But when Clinton left her post as Secretary of State in 2013, she had a whopping 69% approval rating. Within just a few years she would go on to become the second-most unpopular major-party presidential nominee in modern US history, surpassed only by Trump in this regard. And polling during the 2016 campaign season showed that Clinton’s handling of the email scandal was hurting her with voters — including Democrats.

Biden could potentially suffer similar consequences as Trump seeks to make the Ukraine scandal a story about the former vice president rather than his efforts to have a political opponent investigated.

There’s no evidence to back up Trump’s allegations against Biden, but that might not matter

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US President Donald Trump (L) shakes hands with former US President Barack Obama (C) and former vice-President Joe Biden after being sworn in as President on January 20, 2017 at the US Capitol in Washington, DC. MARK RALSTON/AFP/Getty Images


The whistleblower complaint centers around a July 25 phone call between Trump and Ukrainian President Volodymyr Zelensky. On the call, Trump urged Ukraine to investigate Biden regarding the former vice president’s role in seeing a prosecutor fired at the same time that his son, Hunter Biden, served on the board of a powerful Ukrainian gas company, Burisma Holdings.

Trump’s primary allegation is that Biden squeezed Ukraine into firing its top prosecutor to the benefit of his son, but there’s no evidence of this.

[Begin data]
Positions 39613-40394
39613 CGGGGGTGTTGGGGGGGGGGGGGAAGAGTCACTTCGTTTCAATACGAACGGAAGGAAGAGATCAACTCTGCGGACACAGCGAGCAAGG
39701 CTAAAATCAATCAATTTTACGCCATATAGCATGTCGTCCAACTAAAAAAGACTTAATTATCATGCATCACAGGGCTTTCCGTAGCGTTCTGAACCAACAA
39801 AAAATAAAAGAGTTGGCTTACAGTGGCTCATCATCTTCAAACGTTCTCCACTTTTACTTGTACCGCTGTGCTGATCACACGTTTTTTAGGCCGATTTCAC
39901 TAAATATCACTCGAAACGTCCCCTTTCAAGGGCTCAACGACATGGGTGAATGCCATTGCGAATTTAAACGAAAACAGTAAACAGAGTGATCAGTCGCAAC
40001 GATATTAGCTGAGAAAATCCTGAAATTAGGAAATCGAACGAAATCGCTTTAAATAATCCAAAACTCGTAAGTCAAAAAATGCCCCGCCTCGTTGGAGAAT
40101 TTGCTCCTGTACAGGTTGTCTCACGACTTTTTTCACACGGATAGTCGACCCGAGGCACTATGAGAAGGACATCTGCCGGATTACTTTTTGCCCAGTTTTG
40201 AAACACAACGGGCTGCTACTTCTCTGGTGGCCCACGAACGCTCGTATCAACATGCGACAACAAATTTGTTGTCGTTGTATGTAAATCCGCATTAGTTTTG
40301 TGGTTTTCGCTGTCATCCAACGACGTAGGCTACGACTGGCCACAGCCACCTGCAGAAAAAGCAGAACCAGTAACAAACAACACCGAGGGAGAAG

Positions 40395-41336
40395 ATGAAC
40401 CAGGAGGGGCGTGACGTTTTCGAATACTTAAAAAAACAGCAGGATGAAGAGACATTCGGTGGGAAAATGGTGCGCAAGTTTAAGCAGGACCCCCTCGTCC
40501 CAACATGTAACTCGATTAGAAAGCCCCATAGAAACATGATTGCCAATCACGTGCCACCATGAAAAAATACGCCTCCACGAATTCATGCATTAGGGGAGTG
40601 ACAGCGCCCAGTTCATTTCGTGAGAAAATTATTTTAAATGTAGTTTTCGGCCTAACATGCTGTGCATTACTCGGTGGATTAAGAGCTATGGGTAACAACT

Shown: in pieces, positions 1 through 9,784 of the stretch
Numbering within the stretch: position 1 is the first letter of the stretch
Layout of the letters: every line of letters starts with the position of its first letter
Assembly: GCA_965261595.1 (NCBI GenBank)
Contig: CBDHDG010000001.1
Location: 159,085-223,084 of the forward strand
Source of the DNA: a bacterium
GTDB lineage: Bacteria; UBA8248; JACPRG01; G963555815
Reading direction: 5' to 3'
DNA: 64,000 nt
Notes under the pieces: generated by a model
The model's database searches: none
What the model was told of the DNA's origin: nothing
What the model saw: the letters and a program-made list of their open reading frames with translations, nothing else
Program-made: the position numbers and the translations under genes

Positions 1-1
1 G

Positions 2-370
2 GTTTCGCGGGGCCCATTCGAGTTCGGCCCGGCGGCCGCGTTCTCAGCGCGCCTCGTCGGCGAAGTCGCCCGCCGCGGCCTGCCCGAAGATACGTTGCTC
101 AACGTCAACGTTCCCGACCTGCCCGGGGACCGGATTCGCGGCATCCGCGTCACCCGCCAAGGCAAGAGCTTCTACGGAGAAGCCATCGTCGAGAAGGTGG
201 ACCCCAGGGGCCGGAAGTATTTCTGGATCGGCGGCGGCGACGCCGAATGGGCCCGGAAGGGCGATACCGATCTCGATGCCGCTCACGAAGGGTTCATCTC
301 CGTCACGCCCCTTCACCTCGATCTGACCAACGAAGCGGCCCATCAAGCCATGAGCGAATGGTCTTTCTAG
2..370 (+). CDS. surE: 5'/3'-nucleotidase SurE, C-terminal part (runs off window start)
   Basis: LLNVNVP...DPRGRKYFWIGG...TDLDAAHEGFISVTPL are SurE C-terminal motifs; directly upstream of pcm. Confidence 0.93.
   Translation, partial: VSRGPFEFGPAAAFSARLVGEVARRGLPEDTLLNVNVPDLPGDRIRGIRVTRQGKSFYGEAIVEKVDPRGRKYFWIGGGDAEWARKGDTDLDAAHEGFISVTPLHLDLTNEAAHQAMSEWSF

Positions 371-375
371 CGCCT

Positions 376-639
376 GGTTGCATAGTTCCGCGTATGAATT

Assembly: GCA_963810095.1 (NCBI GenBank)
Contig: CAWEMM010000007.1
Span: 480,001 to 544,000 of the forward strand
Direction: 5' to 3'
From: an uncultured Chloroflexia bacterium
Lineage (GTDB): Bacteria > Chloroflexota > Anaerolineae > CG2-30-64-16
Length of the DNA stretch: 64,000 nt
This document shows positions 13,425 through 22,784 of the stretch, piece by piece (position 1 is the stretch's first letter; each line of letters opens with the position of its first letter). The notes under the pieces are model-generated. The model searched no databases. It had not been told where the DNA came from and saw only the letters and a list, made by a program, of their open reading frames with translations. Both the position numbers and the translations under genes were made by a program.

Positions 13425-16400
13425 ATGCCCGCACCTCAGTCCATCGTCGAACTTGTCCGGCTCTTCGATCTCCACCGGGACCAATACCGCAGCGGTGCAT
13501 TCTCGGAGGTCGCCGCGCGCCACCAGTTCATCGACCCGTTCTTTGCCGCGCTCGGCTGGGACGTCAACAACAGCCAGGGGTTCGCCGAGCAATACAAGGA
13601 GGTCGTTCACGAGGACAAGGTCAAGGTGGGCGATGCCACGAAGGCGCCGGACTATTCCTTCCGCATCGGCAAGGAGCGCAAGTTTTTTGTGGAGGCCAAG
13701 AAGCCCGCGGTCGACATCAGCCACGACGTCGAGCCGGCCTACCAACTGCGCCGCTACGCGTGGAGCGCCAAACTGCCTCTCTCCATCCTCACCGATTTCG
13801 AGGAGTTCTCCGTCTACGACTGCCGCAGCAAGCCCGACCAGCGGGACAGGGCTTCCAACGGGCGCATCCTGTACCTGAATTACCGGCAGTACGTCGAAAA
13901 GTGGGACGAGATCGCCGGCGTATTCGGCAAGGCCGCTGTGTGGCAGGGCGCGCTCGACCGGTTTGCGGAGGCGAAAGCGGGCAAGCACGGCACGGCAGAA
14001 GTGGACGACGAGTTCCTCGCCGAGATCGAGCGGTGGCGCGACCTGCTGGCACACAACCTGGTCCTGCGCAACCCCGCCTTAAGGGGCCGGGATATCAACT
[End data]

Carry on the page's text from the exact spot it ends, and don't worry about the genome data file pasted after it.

It’s true Biden pressured Ukraine to fire the prosecutor, Viktor Shokin, and as part of these efforts he at one point threatened to withhold $1 billion in loan guarantees from Ukraine if Shokin wasn’t pushed out.

But the former vice president was actually among a large number of US and European officials to push for the ouster of Shokin — and the European Union hailed his dismissal — as he was widely viewed as far too soft on rampant corruption in Ukraine. Moreover, by the time Shokin fired there were no active investigations into Burisma.

Long story short, Trump’s allegations against Biden are without and evidenced foundation.

Even still, more Americans seemingly believe Biden probably pressured Ukraine to fire Shokin to help his son than those who say he probably didn’t, according to a recent Monmouth University poll, which suggests the narrative Trump is pushing is taking hold.

Monmouth found 42% of Americans say Biden “probably did exert this pressure” and 37% say this probably did not happen.

Meanwhile, the new prosecutor general in Ukraine on Friday announced he is reviewing past investigations into the owner of Burisma. This raised the possibility of inquiries into the gas company tied to Biden’s son being restarted.

The Ukraine scandal is rapidly escalating, and a second whistleblower with first-hand knowledge of some of the allegations outlined in the complaint has also come forward.

As reported by Business Insider